One thing they don’t have, though, is the tutorial sections that have become the norm in modern gaming, and as such many of them can be a little hard to get into to. To combat this, Nintendo has also included optional ‘SP’ versions of some of the trickier games.
The SP version of The Legend of Zelda, for example, starts Link off with a bunch of gear and rupees already in his inventory.
Another thing to bear in mind is that if you have access to the Japanese Nintendo eShop you can also download the free Famicom version of the app.
This app simply looks for a valid Switch Online subscription regardless of region, so if you play the app with your local account, you’ll get access to the Japanese library instead.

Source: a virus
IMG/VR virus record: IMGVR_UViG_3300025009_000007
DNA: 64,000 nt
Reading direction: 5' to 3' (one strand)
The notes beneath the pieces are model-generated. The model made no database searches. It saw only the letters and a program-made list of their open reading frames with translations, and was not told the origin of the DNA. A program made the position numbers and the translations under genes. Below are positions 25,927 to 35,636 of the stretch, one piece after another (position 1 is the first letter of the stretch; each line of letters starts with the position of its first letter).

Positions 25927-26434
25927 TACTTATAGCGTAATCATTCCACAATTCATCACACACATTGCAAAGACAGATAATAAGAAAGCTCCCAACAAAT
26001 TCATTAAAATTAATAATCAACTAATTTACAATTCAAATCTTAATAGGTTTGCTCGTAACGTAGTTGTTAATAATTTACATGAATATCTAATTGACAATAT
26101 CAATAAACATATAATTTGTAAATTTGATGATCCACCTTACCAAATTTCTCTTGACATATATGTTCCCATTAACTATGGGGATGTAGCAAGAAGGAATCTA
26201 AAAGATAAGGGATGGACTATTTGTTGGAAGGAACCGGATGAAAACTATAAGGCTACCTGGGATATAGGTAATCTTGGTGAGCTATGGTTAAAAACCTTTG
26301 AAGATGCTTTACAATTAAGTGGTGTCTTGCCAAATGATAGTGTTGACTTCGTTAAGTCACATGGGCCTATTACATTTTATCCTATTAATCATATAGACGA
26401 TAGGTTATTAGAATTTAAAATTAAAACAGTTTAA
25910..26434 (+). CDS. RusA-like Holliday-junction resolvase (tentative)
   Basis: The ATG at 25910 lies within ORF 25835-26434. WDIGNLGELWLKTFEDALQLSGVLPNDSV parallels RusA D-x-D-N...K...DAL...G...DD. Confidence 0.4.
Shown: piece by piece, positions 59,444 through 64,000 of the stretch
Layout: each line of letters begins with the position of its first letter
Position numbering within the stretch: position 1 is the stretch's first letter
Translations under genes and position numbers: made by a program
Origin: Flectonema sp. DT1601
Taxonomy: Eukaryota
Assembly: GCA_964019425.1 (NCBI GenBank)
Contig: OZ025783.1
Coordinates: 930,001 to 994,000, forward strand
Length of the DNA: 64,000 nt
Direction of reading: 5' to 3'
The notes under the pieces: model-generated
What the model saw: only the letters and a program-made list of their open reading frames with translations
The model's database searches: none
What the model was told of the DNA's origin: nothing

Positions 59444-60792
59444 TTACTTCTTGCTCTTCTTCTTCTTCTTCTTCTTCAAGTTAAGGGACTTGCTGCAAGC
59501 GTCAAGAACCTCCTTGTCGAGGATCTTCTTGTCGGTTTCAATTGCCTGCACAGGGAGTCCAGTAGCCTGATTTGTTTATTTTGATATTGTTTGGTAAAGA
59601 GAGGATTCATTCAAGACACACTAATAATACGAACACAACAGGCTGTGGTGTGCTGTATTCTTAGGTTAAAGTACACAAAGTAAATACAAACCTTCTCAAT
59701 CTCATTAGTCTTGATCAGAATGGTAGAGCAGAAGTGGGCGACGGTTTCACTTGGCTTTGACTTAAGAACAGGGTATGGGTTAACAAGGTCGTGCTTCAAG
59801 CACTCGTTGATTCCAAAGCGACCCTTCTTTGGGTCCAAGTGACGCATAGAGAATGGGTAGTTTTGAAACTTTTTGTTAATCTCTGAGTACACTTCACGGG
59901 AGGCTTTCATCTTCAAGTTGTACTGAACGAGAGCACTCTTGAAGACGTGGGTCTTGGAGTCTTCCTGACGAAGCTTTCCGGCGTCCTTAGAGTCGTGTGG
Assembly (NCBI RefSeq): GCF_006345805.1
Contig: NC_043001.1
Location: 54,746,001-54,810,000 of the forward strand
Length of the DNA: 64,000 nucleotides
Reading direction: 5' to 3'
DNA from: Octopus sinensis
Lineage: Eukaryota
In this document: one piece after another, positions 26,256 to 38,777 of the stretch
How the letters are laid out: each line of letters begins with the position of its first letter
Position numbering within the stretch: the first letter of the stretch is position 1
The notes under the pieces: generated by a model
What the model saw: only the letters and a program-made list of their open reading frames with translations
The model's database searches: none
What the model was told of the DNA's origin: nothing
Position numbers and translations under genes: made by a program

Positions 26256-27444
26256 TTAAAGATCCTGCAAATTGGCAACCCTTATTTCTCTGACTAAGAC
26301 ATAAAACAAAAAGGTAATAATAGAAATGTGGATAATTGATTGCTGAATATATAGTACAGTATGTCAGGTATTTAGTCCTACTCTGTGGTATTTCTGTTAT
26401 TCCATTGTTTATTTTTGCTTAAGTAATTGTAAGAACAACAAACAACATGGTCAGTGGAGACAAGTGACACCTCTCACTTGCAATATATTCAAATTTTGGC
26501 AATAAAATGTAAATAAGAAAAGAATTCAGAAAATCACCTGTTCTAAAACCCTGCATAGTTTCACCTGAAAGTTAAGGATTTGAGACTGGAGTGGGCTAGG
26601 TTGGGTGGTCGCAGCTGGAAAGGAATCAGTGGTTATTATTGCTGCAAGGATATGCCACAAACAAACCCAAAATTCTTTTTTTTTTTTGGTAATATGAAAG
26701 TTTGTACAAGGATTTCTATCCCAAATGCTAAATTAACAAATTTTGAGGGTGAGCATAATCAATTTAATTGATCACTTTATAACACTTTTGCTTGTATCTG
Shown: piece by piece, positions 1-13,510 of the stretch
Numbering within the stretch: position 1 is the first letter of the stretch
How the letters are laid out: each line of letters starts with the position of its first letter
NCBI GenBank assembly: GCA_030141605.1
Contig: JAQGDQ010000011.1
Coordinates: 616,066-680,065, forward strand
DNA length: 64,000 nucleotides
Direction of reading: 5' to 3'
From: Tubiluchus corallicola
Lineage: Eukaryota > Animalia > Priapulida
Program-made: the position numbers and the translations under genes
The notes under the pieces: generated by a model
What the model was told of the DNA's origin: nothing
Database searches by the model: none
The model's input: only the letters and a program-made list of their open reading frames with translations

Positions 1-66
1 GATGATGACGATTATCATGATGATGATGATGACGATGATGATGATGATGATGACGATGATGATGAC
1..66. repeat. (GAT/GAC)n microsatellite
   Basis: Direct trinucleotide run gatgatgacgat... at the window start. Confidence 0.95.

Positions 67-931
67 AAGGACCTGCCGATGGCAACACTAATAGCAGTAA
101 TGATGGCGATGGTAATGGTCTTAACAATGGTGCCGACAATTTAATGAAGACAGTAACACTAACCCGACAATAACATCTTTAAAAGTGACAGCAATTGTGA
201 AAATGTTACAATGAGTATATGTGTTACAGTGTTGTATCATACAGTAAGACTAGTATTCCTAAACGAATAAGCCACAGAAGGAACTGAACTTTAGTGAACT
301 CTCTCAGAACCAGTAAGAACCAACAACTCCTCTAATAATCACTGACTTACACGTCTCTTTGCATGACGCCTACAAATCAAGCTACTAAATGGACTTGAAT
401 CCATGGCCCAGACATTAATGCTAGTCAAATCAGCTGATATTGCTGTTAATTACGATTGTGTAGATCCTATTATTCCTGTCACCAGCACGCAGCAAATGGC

This includes some extra titles that aren’t available on the western version of the app, including HAL Laboratory’s Adventures of Lolo 2, the sequel to Clu Clu Land, Konami’s Yie Ar Kung Fu and Sunsoft’s fun racing maze game Route-16 Turbo.
Since the Japanese app uses the Famicom versions of games instead of the NES ones, there are also some slight differences.
The Famicom’s additional sound channels mean the likes of The Legend of Zelda and Kid Icarus (which are based on the Famicom Disk System versions) have better music in the Japanese app, and Super Mario Bros 3 is more difficult than it is in the west because if you get hit while wearing a suit you instantly become small Mario (instead of transforming back to Super Mario).
Switch Classic Games: SNES
Total (to date): 47 SNES / Super Famicom games
The addition of the NES library was received well enough that the following year Nintendo did the same with the Super Nintendo.
Launching in September 2019, the SNES app also started out with 20 titles, a list which has now grown to nearly 50.
Since the SNES was a 16-bit console as opposed to the 8-bit NES, many would argue that most of its games are more approachable to modern players who may be discovering them for the first time.